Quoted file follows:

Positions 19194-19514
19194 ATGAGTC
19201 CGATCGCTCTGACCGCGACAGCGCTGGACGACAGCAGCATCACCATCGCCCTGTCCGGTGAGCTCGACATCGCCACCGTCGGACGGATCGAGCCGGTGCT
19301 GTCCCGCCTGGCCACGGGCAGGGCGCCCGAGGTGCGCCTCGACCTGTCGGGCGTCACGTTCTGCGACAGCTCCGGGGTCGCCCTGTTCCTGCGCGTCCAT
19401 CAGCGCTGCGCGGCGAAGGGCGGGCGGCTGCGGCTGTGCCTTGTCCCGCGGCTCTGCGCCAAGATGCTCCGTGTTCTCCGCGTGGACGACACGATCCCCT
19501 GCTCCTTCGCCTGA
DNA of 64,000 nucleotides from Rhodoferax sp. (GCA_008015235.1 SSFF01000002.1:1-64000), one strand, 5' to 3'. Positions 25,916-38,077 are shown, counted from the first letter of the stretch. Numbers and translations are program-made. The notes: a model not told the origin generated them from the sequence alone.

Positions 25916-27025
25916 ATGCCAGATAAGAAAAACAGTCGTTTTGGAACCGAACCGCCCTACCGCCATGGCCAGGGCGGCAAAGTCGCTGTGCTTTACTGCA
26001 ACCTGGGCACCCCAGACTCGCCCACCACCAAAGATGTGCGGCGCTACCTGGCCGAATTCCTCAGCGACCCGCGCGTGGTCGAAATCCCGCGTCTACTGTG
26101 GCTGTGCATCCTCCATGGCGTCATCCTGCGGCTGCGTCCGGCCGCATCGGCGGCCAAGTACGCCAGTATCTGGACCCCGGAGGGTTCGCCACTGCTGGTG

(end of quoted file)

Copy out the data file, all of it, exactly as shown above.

Positions 19194-19514
19194 ATGAGTC
19201 CGATCGCTCTGACCGCGACAGCGCTGGACGACAGCAGCATCACCATCGCCCTGTCCGGTGAGCTCGACATCGCCACCGTCGGACGGATCGAGCCGGTGCT
19301 GTCCCGCCTGGCCACGGGCAGGGCGCCCGAGGTGCGCCTCGACCTGTCGGGCGTCACGTTCTGCGACAGCTCCGGGGTCGCCCTGTTCCTGCGCGTCCAT
19401 CAGCGCTGCGCGGCGAAGGGCGGGCGGCTGCGGCTGTGCCTTGTCCCGCGGCTCTGCGCCAAGATGCTCCGTGTTCTCCGCGTGGACGACACGATCCCCT
19501 GCTCCTTCGCCTGA
DNA of 64,000 nucleotides from Rhodoferax sp. (GCA_008015235.1 SSFF01000002.1:1-64000), one strand, 5' to 3'. Positions 25,916-38,077 are shown, counted from the first letter of the stretch. Numbers and translations are program-made. The notes: a model not told the origin generated them from the sequence alone.

Positions 25916-27025
25916 ATGCCAGATAAGAAAAACAGTCGTTTTGGAACCGAACCGCCCTACCGCCATGGCCAGGGCGGCAAAGTCGCTGTGCTTTACTGCA
26001 ACCTGGGCACCCCAGACTCGCCCACCACCAAAGATGTGCGGCGCTACCTGGCCGAATTCCTCAGCGACCCGCGCGTGGTCGAAATCCCGCGTCTACTGTG
26101 GCTGTGCATCCTCCATGGCGTCATCCTGCGGCTGCGTCCGGCCGCATCGGCGGCCAAGTACGCCAGTATCTGGACCCCGGAGGGTTCGCCACTGCTGGTG